Winning raves for serving those who served

When she arrived on campus in 2018 to take on the role of director for military and veteran student services, Chiquita Loveless had a bold vision — get UNI ranked as one of the top veteran-friendly universities in their category. Her work is already producing results. 

UNI was just elevated from bronze to silver status — meaning it’s in the top 20 percent of universities nationally — for its programs welcoming veterans. And Loveless herself was named as the Military Hero for MercyOne’s 2021 Heroes Among Us, an annual initiative that honors community leaders. Loveless was honored for her commitment in support of improving conditions for veterans on campus and in the community.

“To whom much is given, much is required and I don't take that lightly,” said Loveless in response to these accolades. “Everywhere we go, we leave a legacy. It is always best to leave a  place better than when you got there.”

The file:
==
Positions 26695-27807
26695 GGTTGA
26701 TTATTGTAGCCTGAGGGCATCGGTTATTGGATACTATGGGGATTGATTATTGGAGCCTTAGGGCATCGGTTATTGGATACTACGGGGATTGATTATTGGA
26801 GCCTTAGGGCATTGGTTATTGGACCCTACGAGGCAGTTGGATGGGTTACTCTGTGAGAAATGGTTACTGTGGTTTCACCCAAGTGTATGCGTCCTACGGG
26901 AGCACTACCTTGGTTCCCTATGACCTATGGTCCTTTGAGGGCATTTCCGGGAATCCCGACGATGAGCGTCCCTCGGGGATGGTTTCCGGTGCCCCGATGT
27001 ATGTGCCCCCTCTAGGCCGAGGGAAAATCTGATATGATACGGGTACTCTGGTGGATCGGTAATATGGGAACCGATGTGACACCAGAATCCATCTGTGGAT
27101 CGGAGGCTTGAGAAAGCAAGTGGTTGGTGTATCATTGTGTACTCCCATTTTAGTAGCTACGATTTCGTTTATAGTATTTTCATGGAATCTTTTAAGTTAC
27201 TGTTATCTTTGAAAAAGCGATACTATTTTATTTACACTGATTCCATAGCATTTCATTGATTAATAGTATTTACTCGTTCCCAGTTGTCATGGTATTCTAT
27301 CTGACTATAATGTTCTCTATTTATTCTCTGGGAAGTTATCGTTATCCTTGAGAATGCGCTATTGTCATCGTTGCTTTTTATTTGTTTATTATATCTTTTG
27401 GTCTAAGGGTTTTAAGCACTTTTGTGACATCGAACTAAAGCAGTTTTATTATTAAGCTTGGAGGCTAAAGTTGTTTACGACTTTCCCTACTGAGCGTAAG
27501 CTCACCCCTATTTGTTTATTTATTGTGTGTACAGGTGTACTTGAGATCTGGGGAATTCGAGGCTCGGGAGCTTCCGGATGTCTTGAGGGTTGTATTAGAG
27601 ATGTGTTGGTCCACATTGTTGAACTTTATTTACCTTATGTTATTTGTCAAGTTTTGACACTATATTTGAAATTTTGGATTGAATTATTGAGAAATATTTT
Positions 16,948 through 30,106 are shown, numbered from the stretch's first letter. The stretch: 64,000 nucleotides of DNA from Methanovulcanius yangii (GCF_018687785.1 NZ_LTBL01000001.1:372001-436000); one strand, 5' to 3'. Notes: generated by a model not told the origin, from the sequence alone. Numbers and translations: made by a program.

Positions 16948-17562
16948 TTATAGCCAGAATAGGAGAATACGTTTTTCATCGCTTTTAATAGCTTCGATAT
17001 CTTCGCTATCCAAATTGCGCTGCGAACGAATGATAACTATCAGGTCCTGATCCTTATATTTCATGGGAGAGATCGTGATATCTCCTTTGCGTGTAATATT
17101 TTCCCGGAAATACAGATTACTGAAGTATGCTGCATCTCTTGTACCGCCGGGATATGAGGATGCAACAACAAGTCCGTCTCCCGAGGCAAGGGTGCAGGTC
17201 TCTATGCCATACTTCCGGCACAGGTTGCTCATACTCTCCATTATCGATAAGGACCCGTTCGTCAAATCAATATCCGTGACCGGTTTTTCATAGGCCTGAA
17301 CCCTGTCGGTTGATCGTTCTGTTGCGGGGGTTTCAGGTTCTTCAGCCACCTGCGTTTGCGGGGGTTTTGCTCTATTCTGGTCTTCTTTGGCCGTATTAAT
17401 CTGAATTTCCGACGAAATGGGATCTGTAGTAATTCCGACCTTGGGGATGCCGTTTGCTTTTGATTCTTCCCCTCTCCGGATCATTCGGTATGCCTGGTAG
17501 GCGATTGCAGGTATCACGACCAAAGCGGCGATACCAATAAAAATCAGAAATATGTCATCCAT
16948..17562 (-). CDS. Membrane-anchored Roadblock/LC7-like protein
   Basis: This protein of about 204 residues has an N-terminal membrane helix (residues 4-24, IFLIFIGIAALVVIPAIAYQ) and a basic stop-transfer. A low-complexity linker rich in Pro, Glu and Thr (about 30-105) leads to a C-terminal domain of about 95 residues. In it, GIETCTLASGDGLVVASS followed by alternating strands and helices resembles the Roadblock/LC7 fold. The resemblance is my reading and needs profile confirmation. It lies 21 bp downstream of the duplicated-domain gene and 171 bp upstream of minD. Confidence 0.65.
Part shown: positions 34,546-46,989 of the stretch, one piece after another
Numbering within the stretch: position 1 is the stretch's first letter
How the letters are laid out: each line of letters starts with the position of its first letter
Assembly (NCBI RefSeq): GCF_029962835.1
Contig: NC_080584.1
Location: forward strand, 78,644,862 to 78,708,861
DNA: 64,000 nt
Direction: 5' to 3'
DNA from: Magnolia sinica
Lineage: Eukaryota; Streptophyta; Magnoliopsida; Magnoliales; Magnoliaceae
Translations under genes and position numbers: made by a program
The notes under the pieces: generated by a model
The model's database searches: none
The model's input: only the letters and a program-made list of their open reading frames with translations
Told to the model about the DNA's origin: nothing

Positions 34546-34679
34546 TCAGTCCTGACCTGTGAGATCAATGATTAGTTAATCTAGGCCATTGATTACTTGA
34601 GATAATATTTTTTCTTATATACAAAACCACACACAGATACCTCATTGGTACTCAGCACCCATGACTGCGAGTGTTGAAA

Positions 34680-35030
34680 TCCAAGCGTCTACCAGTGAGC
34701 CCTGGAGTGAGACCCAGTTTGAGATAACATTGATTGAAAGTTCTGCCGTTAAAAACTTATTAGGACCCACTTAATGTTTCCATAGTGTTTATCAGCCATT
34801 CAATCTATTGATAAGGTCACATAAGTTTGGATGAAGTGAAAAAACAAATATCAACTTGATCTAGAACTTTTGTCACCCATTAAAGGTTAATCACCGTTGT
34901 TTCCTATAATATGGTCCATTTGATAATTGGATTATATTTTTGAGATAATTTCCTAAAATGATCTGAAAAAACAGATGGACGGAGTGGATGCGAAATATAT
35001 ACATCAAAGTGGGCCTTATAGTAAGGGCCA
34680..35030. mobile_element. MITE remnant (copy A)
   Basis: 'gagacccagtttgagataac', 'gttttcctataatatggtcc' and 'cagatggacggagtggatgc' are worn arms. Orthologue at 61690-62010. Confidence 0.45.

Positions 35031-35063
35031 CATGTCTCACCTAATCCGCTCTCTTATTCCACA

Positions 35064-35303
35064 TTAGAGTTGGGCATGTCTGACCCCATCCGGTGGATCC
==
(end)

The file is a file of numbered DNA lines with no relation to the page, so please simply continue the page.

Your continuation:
Loveless is certainly leaving a legacy at UNI. But she said it took the entire campus to help the university recently win silver status from Military Friendly, an organization that ranks institutions’ veteran-friendliness.

“We continually strive to make UNI a welcoming place for everyone - including our military veterans,” said President Mark A. Nook. “Chiquita has done terrific work reaching out to this community of people who have served our country and helped them feel at home here.” 

“I can’t do it alone. It takes a village and I’m so grateful to everyone involved with helping with the success of veterans on campus,” Loveless said. “It takes all of us to help the students succeed, so I am grateful for everyone’s support.”